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When Good Cultures Go Bad. Is Yogurt Safe When Left Out?

Posted in Food Safety,Our Blog,Outbreaks & Recalls on February 21, 2019

Yogurt.  Mmmm…  That tangy, sour, versatile treat.  Have it as a snack paired with fruit, jelly, nuts, honey, candy, or anything your heart desires.  I fall somewhere between healthy honey drizzled Greek yogurt and what we fondly call “dirt pudding” with crushed Oreo’s and garnished with gummy worms.  Have you ever, in your hurriedness to enjoy the snack, forgot to put the yogurt back in the refrigerator only to find it an hour or so later?  <Sheepishly raises hand>  I have.  As I stared at the container when I finally returned to it, I contemplated.  Can it really go bad?  I mean, I know there is an expiration date on it and all.  But it is essentially sour milk.  Does it get more sour?  Will it make me sick?  Is Yogurt Safe When Left Out? Let’s explore this topic.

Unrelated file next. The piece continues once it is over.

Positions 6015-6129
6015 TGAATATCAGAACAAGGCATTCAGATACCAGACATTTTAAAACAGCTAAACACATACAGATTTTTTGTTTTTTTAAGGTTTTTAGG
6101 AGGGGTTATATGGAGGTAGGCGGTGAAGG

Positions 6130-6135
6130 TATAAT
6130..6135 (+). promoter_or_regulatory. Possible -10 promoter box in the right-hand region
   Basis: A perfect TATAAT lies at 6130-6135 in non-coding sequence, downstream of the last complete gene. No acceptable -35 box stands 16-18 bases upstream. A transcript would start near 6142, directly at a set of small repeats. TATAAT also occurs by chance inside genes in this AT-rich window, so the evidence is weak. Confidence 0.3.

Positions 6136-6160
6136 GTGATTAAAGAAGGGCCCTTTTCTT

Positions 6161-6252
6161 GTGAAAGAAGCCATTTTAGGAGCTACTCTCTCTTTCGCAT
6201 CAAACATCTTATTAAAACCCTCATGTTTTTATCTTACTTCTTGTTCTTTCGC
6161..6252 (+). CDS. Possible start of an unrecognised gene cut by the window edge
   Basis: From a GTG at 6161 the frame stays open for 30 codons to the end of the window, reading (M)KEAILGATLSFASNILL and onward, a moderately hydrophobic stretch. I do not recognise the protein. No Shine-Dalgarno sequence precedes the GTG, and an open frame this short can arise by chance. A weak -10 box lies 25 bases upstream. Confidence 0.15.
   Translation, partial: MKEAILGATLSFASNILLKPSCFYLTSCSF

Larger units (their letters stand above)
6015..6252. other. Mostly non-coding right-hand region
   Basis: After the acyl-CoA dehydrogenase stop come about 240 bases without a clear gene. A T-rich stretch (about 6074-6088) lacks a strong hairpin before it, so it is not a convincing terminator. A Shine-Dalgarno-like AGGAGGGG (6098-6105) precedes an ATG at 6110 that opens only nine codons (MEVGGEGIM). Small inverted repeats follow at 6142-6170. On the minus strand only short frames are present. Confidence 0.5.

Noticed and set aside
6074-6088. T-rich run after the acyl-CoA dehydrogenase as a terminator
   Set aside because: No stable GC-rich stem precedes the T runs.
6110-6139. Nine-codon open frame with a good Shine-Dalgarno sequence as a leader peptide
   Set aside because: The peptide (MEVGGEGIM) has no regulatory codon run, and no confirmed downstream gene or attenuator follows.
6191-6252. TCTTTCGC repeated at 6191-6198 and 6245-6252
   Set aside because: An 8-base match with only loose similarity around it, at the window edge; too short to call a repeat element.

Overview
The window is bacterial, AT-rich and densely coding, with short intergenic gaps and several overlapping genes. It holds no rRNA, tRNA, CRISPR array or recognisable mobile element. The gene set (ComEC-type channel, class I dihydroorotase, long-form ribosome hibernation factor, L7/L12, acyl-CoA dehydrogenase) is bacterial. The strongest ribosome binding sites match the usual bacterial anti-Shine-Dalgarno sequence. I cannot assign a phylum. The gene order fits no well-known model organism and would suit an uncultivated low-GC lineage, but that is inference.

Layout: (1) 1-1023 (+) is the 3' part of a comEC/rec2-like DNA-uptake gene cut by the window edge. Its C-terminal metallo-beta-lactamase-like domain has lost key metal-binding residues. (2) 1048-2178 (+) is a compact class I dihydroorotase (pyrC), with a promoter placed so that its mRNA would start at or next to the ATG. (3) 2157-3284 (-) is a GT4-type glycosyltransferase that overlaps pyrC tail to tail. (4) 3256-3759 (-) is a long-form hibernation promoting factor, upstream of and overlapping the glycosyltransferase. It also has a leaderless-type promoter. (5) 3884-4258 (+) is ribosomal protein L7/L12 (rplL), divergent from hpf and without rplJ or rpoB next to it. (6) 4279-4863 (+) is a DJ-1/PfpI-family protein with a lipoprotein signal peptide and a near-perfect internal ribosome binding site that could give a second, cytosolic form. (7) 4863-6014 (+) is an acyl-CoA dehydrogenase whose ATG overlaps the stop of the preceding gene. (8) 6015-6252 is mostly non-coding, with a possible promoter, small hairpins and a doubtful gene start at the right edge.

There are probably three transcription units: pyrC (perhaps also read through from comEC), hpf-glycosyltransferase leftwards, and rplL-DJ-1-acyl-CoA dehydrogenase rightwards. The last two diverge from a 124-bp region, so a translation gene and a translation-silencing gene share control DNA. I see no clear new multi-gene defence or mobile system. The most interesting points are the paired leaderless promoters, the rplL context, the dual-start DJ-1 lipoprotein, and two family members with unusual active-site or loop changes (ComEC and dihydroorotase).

First, what exactly is yogurt?

Yogurt – A Culture with Culture

The word itself comes from Turkey.  It means something along the lines of tart, thick milk.  But all yogurt did not come directly from Turkish descendants.  Nope.  Essentially every culture that has kept animals for milk ended up discovering yogurt in quite similar ways despite the region they lived in.

How is it made?  Yogurt is born from combining “friendly bacteria” with fresh milk and giving it time to marry.  As the bacteria consume the milk, the substance thickens and develops a beautiful tart and slightly acidic taste.  Part of this tartness comes from lactic acid.  This lactic acid is produced during the fermentation process and acts as a sort of preservative.  This pH shift and natural preservative helps the cultured milk product stay fresh longer.

Many cultures found that “culturing” milk extended the shelf life of the product, reducing waste and creating a new way to enjoy their dairy animals.  Yogurt, like salted meat and pickled vegetables, helps keep nutrient rich foods around during times of limited resource availability.